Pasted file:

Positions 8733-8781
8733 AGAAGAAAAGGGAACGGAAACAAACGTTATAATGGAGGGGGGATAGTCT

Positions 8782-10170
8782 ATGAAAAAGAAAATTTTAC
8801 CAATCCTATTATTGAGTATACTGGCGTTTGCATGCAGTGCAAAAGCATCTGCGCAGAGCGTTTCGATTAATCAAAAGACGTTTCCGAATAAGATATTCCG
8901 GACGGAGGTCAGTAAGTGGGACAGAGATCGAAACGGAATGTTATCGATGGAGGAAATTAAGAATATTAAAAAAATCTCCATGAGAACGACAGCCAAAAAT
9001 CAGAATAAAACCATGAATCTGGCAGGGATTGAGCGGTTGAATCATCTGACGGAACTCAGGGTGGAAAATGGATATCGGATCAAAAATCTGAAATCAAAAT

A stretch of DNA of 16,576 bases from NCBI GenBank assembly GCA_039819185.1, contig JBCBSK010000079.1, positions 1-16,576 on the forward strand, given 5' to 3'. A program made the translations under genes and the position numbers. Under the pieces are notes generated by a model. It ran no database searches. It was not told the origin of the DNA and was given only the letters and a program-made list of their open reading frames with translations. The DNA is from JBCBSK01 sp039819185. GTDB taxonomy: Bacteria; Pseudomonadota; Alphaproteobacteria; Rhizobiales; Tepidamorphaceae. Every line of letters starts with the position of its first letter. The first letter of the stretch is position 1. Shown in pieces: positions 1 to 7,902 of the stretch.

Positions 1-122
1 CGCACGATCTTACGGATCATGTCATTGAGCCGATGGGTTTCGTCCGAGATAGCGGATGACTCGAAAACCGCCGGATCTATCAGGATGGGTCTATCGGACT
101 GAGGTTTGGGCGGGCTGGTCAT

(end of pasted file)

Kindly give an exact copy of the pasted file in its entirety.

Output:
Positions 8733-8781
8733 AGAAGAAAAGGGAACGGAAACAAACGTTATAATGGAGGGGGGATAGTCT

Positions 8782-10170
8782 ATGAAAAAGAAAATTTTAC
8801 CAATCCTATTATTGAGTATACTGGCGTTTGCATGCAGTGCAAAAGCATCTGCGCAGAGCGTTTCGATTAATCAAAAGACGTTTCCGAATAAGATATTCCG
8901 GACGGAGGTCAGTAAGTGGGACAGAGATCGAAACGGAATGTTATCGATGGAGGAAATTAAGAATATTAAAAAAATCTCCATGAGAACGACAGCCAAAAAT
9001 CAGAATAAAACCATGAATCTGGCAGGGATTGAGCGGTTGAATCATCTGACGGAACTCAGGGTGGAAAATGGATATCGGATCAAAAATCTGAAATCAAAAT

A stretch of DNA of 16,576 bases from NCBI GenBank assembly GCA_039819185.1, contig JBCBSK010000079.1, positions 1-16,576 on the forward strand, given 5' to 3'. A program made the translations under genes and the position numbers. Under the pieces are notes generated by a model. It ran no database searches. It was not told the origin of the DNA and was given only the letters and a program-made list of their open reading frames with translations. The DNA is from JBCBSK01 sp039819185. GTDB taxonomy: Bacteria; Pseudomonadota; Alphaproteobacteria; Rhizobiales; Tepidamorphaceae. Every line of letters starts with the position of its first letter. The first letter of the stretch is position 1. Shown in pieces: positions 1 to 7,902 of the stretch.

Positions 1-122
1 CGCACGATCTTACGGATCATGTCATTGAGCCGATGGGTTTCGTCCGAGATAGCGGATGACTCGAAAACCGCCGGATCTATCAGGATGGGTCTATCGGACT
101 GAGGTTTGGGCGGGCTGGTCAT